In the current turbulent landscape of employee mental health, it’s essential for employers to move beyond ticking boxes and focus on measures that address the real wellbeing needs of their workforce.
Research by global workplace wellbeing leader TELUS Health shows the overall mental health score of employees in Australia remains at COVID-19 pandemic levels. The number of people impacted by mental health issues, and the severity of those issues, has grown since 2019, with our latest Mental Health Index (MHI) report showing 38 per cent of workers have a high mental health risk, and 37 per cent have a moderate mental health risk.
One group of particular concern are managers. TELUS Health APAC Managing Director and Senior Vice President Jamie MacLennan says the declining mental health of managers has been a “frog in a boiling pot of water” scenario, with pressures at home, the flow-on impact of COVID-19 and other issues facing their staff slowly taking their toll.
While many company boards and directors genuinely commit to incorporating wellbeing strategies, it is the front-line managers who are left to roll them out. While managers are “not expected to be counsellors or psychologists”, they do need to know how to respond to employees experiencing mental health challenges and how to direct them to the right support.
TELUS, for example, offers a dedicated managers’ hotline to help them with any questions they might have about supporting the mental health and wellbeing of staff. They complement this service with training programs for managers, to enable them to operate effectively.
A ‘tick box’ approach can do more damage than good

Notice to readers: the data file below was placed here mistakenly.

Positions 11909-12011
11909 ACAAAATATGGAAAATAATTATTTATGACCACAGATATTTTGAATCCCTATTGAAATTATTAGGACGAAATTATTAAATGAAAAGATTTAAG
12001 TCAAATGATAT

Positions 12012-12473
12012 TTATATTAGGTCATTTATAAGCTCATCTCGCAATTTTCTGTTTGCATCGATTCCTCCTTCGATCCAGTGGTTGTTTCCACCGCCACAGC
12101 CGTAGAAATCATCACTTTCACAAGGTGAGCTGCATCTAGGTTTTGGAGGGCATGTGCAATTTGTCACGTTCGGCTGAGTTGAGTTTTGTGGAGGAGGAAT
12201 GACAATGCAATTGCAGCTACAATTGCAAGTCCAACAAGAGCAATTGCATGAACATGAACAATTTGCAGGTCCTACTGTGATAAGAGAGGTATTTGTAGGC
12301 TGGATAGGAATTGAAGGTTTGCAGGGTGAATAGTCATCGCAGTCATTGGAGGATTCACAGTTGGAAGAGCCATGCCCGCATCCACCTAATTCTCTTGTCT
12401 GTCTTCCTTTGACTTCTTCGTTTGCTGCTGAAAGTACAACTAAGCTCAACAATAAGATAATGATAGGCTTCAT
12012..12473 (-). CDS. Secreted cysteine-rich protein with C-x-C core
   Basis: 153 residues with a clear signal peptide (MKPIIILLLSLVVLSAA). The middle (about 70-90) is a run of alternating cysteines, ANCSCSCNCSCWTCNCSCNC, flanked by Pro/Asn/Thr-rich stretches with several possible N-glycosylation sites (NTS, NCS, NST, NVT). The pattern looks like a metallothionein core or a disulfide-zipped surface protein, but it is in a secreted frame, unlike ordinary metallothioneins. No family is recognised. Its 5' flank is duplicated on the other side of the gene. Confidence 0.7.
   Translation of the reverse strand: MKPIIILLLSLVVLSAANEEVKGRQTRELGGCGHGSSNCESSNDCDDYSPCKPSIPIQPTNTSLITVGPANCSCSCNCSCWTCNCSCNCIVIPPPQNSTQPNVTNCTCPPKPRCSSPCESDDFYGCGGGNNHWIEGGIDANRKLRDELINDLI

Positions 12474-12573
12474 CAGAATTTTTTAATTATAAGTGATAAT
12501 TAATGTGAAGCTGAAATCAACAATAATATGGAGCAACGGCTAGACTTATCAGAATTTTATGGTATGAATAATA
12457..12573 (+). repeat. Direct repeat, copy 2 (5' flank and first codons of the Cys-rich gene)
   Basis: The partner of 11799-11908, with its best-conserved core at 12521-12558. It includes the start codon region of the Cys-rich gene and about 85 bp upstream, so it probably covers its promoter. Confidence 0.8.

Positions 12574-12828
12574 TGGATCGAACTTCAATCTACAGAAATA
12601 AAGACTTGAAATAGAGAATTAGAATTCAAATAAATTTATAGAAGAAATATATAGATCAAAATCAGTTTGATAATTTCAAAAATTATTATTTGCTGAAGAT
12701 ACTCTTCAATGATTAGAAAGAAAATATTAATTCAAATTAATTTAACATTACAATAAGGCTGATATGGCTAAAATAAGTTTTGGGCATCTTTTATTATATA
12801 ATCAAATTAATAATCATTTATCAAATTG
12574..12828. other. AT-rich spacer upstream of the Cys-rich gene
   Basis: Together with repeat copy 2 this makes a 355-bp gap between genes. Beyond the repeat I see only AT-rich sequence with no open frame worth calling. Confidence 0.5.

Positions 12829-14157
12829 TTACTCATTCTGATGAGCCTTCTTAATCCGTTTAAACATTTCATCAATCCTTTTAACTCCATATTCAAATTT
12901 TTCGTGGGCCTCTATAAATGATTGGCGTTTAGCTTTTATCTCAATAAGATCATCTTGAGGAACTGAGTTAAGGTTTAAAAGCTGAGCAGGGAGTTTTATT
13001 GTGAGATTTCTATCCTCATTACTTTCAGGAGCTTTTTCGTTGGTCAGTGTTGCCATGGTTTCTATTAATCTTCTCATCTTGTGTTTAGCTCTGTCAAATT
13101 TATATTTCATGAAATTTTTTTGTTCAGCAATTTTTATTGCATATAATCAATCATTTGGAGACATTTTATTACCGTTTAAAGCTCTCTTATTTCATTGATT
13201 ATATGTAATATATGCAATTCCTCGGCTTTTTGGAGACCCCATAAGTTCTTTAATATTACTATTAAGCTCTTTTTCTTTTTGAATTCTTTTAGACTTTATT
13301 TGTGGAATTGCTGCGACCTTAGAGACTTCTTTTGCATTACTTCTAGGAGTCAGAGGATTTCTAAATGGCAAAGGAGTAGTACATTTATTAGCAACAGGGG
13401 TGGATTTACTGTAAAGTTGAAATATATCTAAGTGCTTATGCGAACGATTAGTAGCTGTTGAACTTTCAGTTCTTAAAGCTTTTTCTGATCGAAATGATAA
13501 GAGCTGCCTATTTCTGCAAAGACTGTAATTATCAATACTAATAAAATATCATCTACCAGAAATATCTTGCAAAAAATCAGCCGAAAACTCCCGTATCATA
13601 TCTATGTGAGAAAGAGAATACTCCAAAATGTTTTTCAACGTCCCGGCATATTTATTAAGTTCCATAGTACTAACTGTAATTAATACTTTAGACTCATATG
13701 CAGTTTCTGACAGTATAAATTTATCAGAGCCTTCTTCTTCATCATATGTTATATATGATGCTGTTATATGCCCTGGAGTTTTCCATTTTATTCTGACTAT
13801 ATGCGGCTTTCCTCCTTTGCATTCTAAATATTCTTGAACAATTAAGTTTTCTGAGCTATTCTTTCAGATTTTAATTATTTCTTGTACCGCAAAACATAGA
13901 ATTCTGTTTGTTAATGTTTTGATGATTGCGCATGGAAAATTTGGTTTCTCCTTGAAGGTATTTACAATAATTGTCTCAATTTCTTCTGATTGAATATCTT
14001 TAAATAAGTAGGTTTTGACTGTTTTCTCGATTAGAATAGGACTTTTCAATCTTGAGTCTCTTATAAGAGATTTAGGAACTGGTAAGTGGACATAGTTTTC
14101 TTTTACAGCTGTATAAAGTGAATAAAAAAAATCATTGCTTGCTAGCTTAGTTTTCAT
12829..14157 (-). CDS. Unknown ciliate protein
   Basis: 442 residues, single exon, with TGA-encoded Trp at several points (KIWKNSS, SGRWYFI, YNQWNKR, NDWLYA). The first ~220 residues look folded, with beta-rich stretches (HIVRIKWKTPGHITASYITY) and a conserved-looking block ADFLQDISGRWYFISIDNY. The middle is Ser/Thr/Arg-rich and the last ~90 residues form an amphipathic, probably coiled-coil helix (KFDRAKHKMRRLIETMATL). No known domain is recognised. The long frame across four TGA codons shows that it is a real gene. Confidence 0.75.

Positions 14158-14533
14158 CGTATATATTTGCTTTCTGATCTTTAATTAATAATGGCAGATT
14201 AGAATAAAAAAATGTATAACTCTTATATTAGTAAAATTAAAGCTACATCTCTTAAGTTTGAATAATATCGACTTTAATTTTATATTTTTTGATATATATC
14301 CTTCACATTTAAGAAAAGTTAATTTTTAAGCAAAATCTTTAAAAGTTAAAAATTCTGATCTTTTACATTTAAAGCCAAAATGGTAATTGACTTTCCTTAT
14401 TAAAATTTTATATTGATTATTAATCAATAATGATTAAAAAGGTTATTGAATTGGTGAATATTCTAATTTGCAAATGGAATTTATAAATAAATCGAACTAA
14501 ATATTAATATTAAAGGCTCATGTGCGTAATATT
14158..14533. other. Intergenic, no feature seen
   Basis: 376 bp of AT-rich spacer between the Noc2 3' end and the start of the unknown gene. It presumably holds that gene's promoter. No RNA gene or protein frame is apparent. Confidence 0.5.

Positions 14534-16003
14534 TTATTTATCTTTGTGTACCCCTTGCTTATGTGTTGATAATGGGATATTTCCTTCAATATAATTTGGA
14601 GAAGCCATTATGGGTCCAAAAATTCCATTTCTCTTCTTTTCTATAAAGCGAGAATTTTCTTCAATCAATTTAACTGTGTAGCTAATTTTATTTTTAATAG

In April 2023, Federal Legislation came into effect that regulates the management of psychosocial risks and hazards at work across Australia, prompting a wave of new employee assistance plans (EAP) and wellbeing apps to enter the market. However, companies that subscribe to these apps without doing their due diligence risk taking a tick box approach to supporting their employees’ wellbeing, MacLennan warns.
“Pre-COVID-19, many organisations did have wellbeing as a ‘tick box’ approach where they thought, ‘I’ll throw in an EAP so if anyone ever asks, I’ve got that covered, but they didn’t promote or support it in any way. But it’s not a true wellbeing strategy and it doesn’t work because it doesn’t resonate with people.”
MacLennan says a wellbeing strategy needs to be incorporated into an organisation’s overall business and people strategies, and have measurable goals and targets. TELUS, for example, provides a holistic approach to mental, physical and financial wellbeing that combines digital and in-person services, such as counselling, training, financial and legal assistance and physical health checks.
“You need to set metrics and track them to meaningfully assess it – otherwise, it’s nice to have, but what is the outcome?” he says. “We track the outcome of the work we do, and then correlate it against our global research to advise and inform clients about what is happening and how they are performing.”
Getting it right makes good business sense
MacLennan says for companies such as TELUS, measuring an organisation’s data means that the return on investment of a wellness strategy is something that can be calculated.
“A properly executed health and wellness strategy is absolutely a commercial imperative, and should be treated by management as such,” says MacLennan.
A commitment to wellness, both physical and mental, is something that employees have come to expect from employers in an increasingly competitive market. TELUS Health research found that younger workers would trade a salary increase for “greater wellbeing support”, says MacLennan.
“It’s one of those virtuous circles whereby if you support peoples’ wellbeing, they feel much more engaged with the organisation and inclined to stay with the company, and they will also be more productive,” he says.
“But, if you get it wrong, the opposite is true. It can be a disaster for business and employees’ sense of wellbeing.”